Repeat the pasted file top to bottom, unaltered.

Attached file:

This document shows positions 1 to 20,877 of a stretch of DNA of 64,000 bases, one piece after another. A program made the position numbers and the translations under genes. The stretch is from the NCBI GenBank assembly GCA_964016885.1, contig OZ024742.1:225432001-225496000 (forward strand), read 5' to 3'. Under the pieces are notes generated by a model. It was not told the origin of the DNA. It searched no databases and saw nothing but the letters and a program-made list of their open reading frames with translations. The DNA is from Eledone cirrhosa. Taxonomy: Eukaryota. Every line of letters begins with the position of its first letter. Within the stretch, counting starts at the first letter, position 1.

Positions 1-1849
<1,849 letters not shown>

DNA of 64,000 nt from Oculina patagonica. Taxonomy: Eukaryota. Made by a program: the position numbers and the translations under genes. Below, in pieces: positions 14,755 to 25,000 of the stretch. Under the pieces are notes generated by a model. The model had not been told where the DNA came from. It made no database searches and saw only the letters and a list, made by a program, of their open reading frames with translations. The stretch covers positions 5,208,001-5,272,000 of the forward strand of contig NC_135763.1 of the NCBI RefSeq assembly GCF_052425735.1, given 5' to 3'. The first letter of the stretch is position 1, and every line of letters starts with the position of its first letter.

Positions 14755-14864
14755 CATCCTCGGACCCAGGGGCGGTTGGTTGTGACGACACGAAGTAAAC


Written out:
This document shows positions 1 to 20,877 of a stretch of DNA of 64,000 bases, one piece after another. A program made the position numbers and the translations under genes. The stretch is from the NCBI GenBank assembly GCA_964016885.1, contig OZ024742.1:225432001-225496000 (forward strand), read 5' to 3'. Under the pieces are notes generated by a model. It was not told the origin of the DNA. It searched no databases and saw nothing but the letters and a program-made list of their open reading frames with translations. The DNA is from Eledone cirrhosa. Taxonomy: Eukaryota. Every line of letters begins with the position of its first letter. Within the stretch, counting starts at the first letter, position 1.

Positions 1-1849
<1,849 letters not shown>

DNA of 64,000 nt from Oculina patagonica. Taxonomy: Eukaryota. Made by a program: the position numbers and the translations under genes. Below, in pieces: positions 14,755 to 25,000 of the stretch. Under the pieces are notes generated by a model. The model had not been told where the DNA came from. It made no database searches and saw only the letters and a list, made by a program, of their open reading frames with translations. The stretch covers positions 5,208,001-5,272,000 of the forward strand of contig NC_135763.1 of the NCBI RefSeq assembly GCF_052425735.1, given 5' to 3'. The first letter of the stretch is position 1, and every line of letters starts with the position of its first letter.

Positions 14755-14864
14755 CATCCTCGGACCCAGGGGCGGTTGGTTGTGACGACACGAAGTAAAC